"The first few weeks I probably didn't sleep a single night. I didn't expect as much support as I got. It makes me feel really warm and grateful for what the Scottish people and club do for me"
Thursday 6 October 2022 10:12, UK
St Johnstone's Max Kucheriavyi insists he will always be grateful for the support from his club and Scotland as he suffered sleepless nights fearing for his family in war-torn Ukraine.
The 20-year-old left his homeland 18 months ago to train with Hearts before securing a three-year deal with the Perth club.
His family were forced to flee the Ukrainian capital of Kyiv when Russia invaded in February and he felt helpless as he searched for updates.
"The first few weeks I probably didn't sleep a single night, I was on my phone for 24 hours a day just checking the news and trying to keep in touch with as many people as I could," he told Sky Sports News.
"You never know what could happen to them and I was really worried for them.
"They had to leave Kyiv in the first few days because it was dangerous and they moved to my grandparents, but now it's getting better.
"I haven't been home for a year and a half, but I'm really grateful that I've still got a place to go because I know that a lot of people lost their houses and lost their families."
Kucheriavyi spent part of last season on loan at Kelty Hearts where he scored the goal to secure the League Two title, but continued to train at St Johnstone every day.
He believes the support of his team-mates and Scottish football fans helped him cope with the trauma of what was happening in his homeland.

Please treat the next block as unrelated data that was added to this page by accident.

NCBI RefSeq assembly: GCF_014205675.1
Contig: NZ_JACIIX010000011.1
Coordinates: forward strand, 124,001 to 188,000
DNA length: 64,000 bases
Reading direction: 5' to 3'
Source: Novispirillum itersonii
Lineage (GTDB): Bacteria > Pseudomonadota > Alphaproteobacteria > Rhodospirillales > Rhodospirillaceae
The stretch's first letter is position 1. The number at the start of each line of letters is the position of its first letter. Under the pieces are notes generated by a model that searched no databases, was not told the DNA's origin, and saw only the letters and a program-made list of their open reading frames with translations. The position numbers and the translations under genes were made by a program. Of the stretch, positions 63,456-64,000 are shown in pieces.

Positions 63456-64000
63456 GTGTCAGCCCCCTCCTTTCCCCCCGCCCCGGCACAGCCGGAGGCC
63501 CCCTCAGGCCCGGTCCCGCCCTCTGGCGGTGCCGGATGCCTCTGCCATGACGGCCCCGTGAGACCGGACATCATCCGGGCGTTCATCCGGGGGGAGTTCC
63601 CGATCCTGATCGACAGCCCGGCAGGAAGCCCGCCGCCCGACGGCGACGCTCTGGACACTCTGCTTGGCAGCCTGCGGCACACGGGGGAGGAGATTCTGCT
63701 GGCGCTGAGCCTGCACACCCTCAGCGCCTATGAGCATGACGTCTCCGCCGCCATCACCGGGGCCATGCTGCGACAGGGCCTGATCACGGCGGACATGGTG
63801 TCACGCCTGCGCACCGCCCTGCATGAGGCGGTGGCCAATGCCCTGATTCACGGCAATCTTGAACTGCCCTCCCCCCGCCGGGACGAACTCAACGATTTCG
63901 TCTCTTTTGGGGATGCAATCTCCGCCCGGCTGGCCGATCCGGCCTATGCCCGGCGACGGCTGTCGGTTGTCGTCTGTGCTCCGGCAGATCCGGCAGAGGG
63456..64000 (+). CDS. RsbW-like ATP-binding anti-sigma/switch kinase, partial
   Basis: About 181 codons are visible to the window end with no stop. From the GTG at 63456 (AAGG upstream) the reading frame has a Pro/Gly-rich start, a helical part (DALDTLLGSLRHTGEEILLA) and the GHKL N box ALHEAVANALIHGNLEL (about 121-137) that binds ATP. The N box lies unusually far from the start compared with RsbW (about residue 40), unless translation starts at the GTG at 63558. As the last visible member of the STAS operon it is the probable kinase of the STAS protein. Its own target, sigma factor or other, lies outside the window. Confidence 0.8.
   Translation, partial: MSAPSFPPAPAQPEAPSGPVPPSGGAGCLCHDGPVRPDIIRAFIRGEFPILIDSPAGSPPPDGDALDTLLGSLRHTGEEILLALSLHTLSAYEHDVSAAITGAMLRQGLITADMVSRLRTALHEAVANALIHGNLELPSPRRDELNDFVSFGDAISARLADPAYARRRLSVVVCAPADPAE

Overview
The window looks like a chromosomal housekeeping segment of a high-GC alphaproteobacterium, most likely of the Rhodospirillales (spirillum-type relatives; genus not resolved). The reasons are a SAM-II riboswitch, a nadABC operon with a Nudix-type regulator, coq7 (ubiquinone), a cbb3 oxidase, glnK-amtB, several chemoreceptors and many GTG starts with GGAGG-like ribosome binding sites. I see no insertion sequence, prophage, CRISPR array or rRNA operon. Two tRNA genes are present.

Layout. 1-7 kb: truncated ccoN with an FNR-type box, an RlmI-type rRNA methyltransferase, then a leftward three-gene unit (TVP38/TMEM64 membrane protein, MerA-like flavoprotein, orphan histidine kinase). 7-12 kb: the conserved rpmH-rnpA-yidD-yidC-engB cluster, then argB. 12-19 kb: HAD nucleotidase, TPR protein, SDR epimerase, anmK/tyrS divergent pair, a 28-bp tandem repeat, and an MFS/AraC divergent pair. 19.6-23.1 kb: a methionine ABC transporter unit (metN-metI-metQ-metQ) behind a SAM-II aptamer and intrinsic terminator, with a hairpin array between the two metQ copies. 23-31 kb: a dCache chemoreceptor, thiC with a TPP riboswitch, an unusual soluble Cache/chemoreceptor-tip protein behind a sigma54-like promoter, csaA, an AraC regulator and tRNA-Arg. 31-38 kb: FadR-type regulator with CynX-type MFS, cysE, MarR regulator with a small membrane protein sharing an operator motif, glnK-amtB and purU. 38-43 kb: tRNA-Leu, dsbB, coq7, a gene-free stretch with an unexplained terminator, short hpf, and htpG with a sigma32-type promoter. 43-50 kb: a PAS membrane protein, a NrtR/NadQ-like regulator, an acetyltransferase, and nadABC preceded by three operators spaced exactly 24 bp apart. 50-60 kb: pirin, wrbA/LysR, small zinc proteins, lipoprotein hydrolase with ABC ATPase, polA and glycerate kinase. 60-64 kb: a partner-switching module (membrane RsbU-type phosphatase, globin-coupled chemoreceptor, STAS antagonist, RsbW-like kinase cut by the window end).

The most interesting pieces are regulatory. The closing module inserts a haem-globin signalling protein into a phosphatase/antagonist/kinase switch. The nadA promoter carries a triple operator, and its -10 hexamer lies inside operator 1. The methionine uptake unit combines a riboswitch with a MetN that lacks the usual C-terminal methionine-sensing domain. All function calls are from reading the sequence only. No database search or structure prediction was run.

"Especially the first few days, I was going through tough times and Liam Gordon (club captain) and everyone in the changing room really helped me," he added.
"They made sure I was feeling well and if I needed any support they would be there for me.
"The club, the town and Scottish people in general showed help and support.
"Even during away matches you could see Ukraine flags all over the stands. I know that a lot of Ukrainian people moved to Scotland and I'm sure they feel welcome here.
"I didn't expect as much support as I got. It makes me feel really warm and grateful for what the Scottish people and club do for me."
Perth Council invited Kucheriavyi to be involved in events for Ukrainian refugees and he started his own GoFundMe page to raise money for those in need.
He said it was tough to understand what some of them were going through: "Sometimes I don't know how to react to their stories because some of them are losing homes, their fathers or husbands are out their fighting and holding guns in their hands.
"I can't even imagine what these people are going through, but hopefully it will finish soon."